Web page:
El Pato


2-22-10 Koenji-kita, Suginami-ku

One of Koenji’s best-loved watering holes
Opening time
Lunch: 12-3:30pm
Dinner: 6:30pm-2am
Sat-Sun, Holidays
Lunch: 12-3:30pm
Dinner: 6:30pm-2am
Average price
Lunch: ¥1,000-¥1,999
Dinner: ¥2,000-¥2,999
Smoking allowed on terrace seats

Non-smoking seats available

Editorial Review

El Pato

Published on June 22nd, 2015

Opened just five years ago, El Pato is already one of Koenji’s best-loved watering holes.

Settled at one of the bar’s three wooden tables, our group of four surveyed what was on tap for the evening and opted for pints of Shiga Kogen’s IPA and Indian Summer Saison. A selection of American imports such as Anchor Steam, Lost Coast, and Brooklyn Brewery are also on hand. The Saison, with notes of citrus and hops, fairly crackled on the taste buds, quickly becoming the table favorite.

The small but dense menu included pizza, hamburgers, a nice handful of starters and salads, BBQ spare ribs, and an assortment of pastas. Vegetarian options are available on the menu and by request. We opted for the brussels sprout chips, a New York pizza, burgers, and a large order of the fish and chips.

The mekyabetsu—Brussels sprout—chips appeared warm and delightfully crunchy. Sautéed and served with a sprinkling of parmesan cheese, salt, and pepper, this relatively new vegetable in Japan proved a hit.

Four well-sized pieces of piping-hot fish came atop a tidy mountain of externally crispy, internally delectably soft fries. The fish was tender and flavorful and the tartar sauce tangy.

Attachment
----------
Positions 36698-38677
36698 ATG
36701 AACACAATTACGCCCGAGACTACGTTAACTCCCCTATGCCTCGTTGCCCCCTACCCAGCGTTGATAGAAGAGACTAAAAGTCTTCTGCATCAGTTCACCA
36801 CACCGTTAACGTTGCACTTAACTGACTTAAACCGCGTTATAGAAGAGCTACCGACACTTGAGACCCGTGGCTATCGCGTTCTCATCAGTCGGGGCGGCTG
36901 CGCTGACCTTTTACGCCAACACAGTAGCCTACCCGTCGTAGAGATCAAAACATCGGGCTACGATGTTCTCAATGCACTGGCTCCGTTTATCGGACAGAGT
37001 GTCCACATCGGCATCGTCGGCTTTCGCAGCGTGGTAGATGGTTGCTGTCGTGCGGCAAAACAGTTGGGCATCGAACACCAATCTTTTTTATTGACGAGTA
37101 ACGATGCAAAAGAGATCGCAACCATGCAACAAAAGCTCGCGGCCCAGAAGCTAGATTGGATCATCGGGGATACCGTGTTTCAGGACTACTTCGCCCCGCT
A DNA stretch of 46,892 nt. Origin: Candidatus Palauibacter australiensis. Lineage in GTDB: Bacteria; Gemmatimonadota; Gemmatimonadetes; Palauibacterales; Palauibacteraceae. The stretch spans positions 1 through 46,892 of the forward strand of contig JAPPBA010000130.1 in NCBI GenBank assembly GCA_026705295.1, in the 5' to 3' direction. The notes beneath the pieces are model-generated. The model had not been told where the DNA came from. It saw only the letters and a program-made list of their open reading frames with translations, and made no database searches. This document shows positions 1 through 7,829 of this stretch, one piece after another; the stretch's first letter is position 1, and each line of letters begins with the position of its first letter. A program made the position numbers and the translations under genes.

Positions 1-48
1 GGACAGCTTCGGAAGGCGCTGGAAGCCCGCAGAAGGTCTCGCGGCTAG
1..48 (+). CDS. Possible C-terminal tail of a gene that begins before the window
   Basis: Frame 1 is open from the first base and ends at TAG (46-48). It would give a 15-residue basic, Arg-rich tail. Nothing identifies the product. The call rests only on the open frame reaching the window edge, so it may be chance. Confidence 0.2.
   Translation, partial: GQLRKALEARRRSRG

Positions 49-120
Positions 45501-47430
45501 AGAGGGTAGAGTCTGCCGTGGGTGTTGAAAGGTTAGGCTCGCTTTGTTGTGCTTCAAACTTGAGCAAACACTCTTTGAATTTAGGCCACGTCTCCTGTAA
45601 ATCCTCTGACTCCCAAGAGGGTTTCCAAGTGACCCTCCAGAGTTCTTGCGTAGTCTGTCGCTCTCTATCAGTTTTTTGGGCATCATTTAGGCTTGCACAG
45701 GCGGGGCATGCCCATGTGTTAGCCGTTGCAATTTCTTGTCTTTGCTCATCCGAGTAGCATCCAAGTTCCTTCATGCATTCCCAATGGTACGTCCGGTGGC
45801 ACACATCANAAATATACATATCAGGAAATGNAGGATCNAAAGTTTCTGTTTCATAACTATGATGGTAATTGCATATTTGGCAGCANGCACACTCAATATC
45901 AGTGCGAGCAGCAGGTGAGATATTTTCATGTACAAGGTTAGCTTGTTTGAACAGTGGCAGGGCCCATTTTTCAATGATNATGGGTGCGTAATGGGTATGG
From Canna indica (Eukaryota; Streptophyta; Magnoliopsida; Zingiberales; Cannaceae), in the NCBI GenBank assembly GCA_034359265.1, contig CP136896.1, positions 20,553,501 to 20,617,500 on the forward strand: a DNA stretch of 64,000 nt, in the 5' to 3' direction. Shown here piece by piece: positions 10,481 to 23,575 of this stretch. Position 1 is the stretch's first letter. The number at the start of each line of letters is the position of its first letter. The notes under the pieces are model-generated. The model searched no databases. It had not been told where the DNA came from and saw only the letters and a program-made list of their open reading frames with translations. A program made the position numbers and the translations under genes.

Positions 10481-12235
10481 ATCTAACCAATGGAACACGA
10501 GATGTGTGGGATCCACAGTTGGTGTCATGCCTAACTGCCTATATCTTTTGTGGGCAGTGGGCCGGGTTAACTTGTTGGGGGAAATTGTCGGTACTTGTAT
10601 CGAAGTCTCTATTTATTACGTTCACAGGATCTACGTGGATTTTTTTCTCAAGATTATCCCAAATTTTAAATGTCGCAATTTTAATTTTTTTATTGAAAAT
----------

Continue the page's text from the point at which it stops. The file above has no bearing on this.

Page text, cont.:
The burgers arrived cut in half, the long metal sandwich pins a necessity for these little beasts. The pink-centered lamb patty sat atop generous slices of tomato, avocado, and crisp lettuce on springy focaccia bread. The regular burger arrived in a similar outfit, but on a toasted bun instead, pleasing the tastebuds.

The New York pizza came with a generous serving of fresh arugula sprinkled with parmesan cheese. We snapped up each perfectly gooey slice, with its blend of Italian herbs, in a flash, folding it the way New Yorkers believe they invented.

Our stomachs full, we didn’t have room for more—although the plates of pasta going by looked saucy, the salads verdant as they followed close behind. “I guess we just have to come back,” said my husband with a smile as we left.

Note: Parties of more than four should reserve in advance. Days off vary, so call ahead.